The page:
Writers share new works at showcase

Miche Genest doesn’t mind being laughed at. When it’s a room full of writers, it’s a sign that her material is working. A reading offers an intimate audience reaction, said the writer who’s published work in national...

Miche Genest doesn’t mind being laughed at.

When it’s a room full of writers, it’s a sign that her material is working.

A reading offers an intimate audience reaction, said the writer who’s published work in national magazines and newspapers.

“The thing about an audience is that it makes you work really hard because you don’t want to be embarrassed,” she said. “So it adds a real necessity (to writing).”

Genest is getting a good laugh out of the 30 or so people who showed up for the opening night of the Yukon’s Writer Showcase at the Whitehorse Library. Genest and novelist Al Pope entertained the crowd with a variety of pieces and storytelling styles. The showcase will run throughout February and March with readings from playwrights, poets and other scribes.

Genest relishes getting instant and unmistakable feedback from her work.

“You’re supposed to (write) for yourself, and you do, but the idea of having a reader or a listener is that (it takes away that isolation),” said Genest.

She still gets nervous.

“It’s always interesting in a reading, I haven’t done one for four years,” she said.

Two of the pieces Genest read were postcard stories — a form of short story begun as contests in literary magazines.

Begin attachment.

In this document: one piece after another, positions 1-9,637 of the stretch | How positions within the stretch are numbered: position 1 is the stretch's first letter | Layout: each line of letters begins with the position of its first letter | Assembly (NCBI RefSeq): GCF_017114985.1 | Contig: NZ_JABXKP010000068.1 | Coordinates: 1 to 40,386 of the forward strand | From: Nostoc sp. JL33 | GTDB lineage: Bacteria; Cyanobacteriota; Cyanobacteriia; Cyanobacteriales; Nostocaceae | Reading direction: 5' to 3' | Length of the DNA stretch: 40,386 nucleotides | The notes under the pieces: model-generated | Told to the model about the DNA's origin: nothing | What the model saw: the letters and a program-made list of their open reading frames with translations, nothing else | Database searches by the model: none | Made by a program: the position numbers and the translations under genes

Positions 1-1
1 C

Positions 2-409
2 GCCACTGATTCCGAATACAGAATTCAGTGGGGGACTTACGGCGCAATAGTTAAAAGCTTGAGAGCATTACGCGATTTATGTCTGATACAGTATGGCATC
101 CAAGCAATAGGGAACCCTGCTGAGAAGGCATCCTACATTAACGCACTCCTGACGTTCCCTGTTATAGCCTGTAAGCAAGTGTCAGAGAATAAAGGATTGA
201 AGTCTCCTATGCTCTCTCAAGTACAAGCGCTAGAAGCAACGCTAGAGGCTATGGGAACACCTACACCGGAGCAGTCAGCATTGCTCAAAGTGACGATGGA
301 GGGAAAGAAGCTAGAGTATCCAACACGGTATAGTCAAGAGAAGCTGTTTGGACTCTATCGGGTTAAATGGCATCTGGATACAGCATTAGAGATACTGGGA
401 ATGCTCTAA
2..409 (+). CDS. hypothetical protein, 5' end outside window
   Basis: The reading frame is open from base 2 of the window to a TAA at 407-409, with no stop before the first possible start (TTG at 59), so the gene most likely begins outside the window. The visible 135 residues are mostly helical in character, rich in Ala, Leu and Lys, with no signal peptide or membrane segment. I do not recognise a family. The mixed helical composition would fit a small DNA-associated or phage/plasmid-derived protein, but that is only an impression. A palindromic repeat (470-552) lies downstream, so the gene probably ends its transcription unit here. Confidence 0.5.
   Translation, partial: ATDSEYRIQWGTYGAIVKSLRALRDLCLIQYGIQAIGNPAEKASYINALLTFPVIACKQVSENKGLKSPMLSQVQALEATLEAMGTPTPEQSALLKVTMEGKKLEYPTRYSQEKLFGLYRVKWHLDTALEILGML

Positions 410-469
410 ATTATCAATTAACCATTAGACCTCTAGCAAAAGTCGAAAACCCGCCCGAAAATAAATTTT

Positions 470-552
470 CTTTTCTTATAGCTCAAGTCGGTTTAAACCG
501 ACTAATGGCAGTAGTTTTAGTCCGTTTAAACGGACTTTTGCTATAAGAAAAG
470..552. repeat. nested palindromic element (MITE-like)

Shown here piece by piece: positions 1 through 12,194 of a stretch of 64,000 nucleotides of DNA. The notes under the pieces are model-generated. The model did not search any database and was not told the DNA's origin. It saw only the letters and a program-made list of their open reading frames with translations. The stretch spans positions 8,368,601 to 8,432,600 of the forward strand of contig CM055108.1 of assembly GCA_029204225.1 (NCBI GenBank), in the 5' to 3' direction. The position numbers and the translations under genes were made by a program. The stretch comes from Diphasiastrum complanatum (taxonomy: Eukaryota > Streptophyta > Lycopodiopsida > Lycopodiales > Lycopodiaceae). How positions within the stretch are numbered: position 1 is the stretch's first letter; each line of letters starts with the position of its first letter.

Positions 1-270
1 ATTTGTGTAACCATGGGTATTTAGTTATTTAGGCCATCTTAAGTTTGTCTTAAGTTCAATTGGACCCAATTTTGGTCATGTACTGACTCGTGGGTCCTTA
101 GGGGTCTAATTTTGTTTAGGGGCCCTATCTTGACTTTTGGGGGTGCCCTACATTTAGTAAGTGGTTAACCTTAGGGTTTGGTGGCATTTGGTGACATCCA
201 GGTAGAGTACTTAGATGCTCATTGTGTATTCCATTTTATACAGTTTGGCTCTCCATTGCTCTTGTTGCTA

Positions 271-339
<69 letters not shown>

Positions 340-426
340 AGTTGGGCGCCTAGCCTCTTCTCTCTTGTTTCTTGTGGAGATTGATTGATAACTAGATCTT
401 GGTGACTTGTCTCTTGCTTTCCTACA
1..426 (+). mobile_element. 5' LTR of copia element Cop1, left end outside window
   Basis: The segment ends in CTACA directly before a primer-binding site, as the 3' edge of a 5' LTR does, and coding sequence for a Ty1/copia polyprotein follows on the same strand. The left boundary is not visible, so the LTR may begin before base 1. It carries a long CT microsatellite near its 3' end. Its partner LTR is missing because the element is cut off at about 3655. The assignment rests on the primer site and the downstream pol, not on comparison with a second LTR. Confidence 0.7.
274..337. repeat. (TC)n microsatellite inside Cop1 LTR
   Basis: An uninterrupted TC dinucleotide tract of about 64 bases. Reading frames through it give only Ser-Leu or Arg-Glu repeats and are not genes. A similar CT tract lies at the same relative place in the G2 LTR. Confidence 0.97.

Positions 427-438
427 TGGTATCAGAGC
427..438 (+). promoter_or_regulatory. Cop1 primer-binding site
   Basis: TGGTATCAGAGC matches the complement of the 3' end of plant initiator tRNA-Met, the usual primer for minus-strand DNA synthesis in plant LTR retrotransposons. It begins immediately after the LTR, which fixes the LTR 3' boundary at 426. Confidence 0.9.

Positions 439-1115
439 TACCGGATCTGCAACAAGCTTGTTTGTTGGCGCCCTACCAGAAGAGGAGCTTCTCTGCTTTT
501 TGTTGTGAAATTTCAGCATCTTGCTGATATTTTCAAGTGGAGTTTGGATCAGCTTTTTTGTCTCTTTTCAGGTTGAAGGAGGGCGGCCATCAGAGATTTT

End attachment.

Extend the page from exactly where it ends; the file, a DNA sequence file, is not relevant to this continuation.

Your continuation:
“Geist magazine likes them so much that now they have a section in the magazine in every issue called ‘postcard stories,’” she said.

Genest moved to the Yukon from Toronto in 1994 to take a break from writing.

“I started writing in ‘86 or ‘87 for newspapers and magazines, largely,” she said. “And then I came up here and for about the first four years I was here I didn’t do any writing and I didn’t do any journalism. I worked for kitchens and I wrote plays.”

It was a time to space out her projects and give them room.

“There was no pressure to sell and I could explore something else than writing journalism, which I had done in bits and pieces,” she said. “It just kind of freed me up from making money through writing.”

Without the pressure of a strict writing regimen, Genest turned to the outlets around her, such as Nakai Theatre’s 24-hour-writing contest. The theater produced three of her plays.

“Whatever is happening, you sort of gravitate to,” she said.

The Yukon writer’s community is so tightknit that good talent doesn’t go unnoticed for long.

“I had written in a newspaper that used to be around called the Horse’s Mouth; it was an interview with a poet,” she said.

Erling Friis-Baastad, a poet and a copy editor at the News, thought the interview showed promise.

“Erling told the editor at the time that I should do some stuff, so I began writing freelance for the News.”

The on-and-off-again approach has improved her craft, she said.

“I think I began to take myself more seriously after having those experiences of writing plays and having them produced,” said Genest. “I think that suddenly it was a possible thing

to actually have a life with writing.”

“That was a real first for me.”

Currently, she’s working on a big chunk of raw material on Greece.